When I first learned about Wizy-Wiz eCommerce and its many past lives, I drew comparisons to the Wizard of Oz who hid behind lies until Dorothy lifted the curtain. A co-worker said the name Wizy-Wiz makes him think about urination – and maybe that’s a fitting descriptor too because the Washington men behind the company certainly managed to p--- off a lot of customers.
Enter Jeremy Avey, Alexander Martin and Brent Stanphill. Since starting their operation in 2005, the defendants have used at least eight business names and various locations in the Seattle and Eastside areas. They operated Cybercom Technologies, which did business in Bothell as Wizy-Wiz eCommerce; TNT Cart, which also operated under the name Strada Technologies in Kirkland and Seattle; and White Crane Technologies, which operated in Redmond. Their most recent reincarnation is ABC eCommerce.
Their M.O.? Selling search-engine optimization and shopping cart integration services to home-based business owners who lack the tech skills to set up sophisticated Web sites. Then disconnecting the phone when the complaints start rolling in.
Documents filed by the state describe how the defendants played one small business owner who paid White Crane Technologies $8,700 in 2006 to provide a Web site and hosting services. When the Indiana woman called to inquire why the work wasn’t completed, she received a recording that the phone number wasn’t in service. A few months later, she received a call from TNT Cart, offering to rebuild her Web site. Unaware that the TNT Cart was essentially the same business that had taken her money earlier, she paid $2,800.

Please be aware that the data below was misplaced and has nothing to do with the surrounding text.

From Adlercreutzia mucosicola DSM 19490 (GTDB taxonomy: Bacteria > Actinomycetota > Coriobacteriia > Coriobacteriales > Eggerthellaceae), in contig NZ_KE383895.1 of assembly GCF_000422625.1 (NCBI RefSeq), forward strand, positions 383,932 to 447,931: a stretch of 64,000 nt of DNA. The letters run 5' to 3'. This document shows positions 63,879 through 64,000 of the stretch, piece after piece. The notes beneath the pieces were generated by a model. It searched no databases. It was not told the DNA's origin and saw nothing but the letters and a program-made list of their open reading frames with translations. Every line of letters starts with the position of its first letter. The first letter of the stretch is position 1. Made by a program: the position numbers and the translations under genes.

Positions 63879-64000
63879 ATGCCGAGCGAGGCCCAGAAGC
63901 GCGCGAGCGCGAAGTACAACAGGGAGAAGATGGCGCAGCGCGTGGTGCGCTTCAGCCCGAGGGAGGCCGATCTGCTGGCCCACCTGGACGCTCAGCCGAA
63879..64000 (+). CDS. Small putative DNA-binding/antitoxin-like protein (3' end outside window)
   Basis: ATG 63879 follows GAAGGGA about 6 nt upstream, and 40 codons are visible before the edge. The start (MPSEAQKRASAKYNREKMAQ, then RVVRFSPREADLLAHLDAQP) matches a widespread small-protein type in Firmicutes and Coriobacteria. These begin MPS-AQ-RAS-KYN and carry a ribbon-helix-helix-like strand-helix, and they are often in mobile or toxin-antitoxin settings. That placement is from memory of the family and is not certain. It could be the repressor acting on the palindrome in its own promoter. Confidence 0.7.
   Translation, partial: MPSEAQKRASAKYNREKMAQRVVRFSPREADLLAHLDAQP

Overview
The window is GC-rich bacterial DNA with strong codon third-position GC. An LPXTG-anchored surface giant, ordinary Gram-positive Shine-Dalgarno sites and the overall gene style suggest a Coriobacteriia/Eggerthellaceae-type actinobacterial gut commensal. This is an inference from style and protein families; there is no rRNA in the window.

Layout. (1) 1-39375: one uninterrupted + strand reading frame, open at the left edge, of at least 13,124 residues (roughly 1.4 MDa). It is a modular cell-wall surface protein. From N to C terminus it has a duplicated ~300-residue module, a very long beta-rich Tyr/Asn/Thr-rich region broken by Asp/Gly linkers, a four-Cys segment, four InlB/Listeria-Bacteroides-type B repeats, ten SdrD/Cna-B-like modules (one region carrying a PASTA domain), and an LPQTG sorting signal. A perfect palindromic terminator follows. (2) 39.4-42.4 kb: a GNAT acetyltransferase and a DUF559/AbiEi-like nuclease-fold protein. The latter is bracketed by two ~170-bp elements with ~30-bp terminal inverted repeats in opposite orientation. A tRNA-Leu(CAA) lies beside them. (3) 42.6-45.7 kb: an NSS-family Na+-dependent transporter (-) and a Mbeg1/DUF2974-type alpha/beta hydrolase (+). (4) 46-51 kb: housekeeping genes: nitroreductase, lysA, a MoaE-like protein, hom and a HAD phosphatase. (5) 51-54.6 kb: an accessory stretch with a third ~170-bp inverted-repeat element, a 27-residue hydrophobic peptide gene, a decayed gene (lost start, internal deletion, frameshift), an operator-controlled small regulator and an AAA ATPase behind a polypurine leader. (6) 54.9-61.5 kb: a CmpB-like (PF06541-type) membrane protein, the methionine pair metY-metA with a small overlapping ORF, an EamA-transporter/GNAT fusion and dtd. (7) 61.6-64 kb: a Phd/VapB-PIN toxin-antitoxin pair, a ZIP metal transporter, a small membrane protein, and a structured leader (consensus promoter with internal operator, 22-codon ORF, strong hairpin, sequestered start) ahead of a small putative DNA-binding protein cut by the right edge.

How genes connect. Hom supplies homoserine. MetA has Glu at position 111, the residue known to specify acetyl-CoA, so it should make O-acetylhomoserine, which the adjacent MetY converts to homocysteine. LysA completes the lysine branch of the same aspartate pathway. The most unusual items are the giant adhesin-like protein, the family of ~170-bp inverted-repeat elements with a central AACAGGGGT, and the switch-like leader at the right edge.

In her complaint to the Attorney General’ Office, the Indiana woman wrote:
“I also told him my sister and I had been ripped off by a company called White Crane in 2006 and we could not afford for this to happen again. He said that he had heard of them, but his company was not like them. I then explained to him that I could not work outside of my home because of a car accident and only have a small income from Social Security and that I could not afford it. He came back with he was in an car accident and lost both legs and if it wasn't for TNT CART giving him a job, he would be were I was. Then he asked me to hold on while he rolled over in his wheelchair to talk to his boss about what they could do for me.”
A defense attorney later said the caller was not in wheelchair.
Again, the Indiana woman’s Web site wasn’t completed. Finally, she was contacted in 2010 by Wizy-Wiz, offering to make her Web site operational for “no charge.” But no work was done.
On Friday, King County Superior Court Judge Julie Spector granted the state’s motion for summary judgment following oral arguments – finding that their practices violated Washington’s Consumer Protection Act and Commercial Telephone Solicitation Act.
“The defendants made their living by taking thousands of dollars from small businesses, promising services they couldn’t deliver, then closing shop as soon as customer complaints rolled in,” Attorney General Rob McKenna said today. “Thanks to the excellent work of Senior Counsel Paula Selis and our Consumer Protection High-Tech Unit, these operators must cease their deceptive practices and pay back everyone they cheated.”
Avey, Martin and Stanphill can still do business -- as long as they don't break any laws. Failure to comply with the term of the judge's order would trigger additional civil penalties up to $25,000 per violation.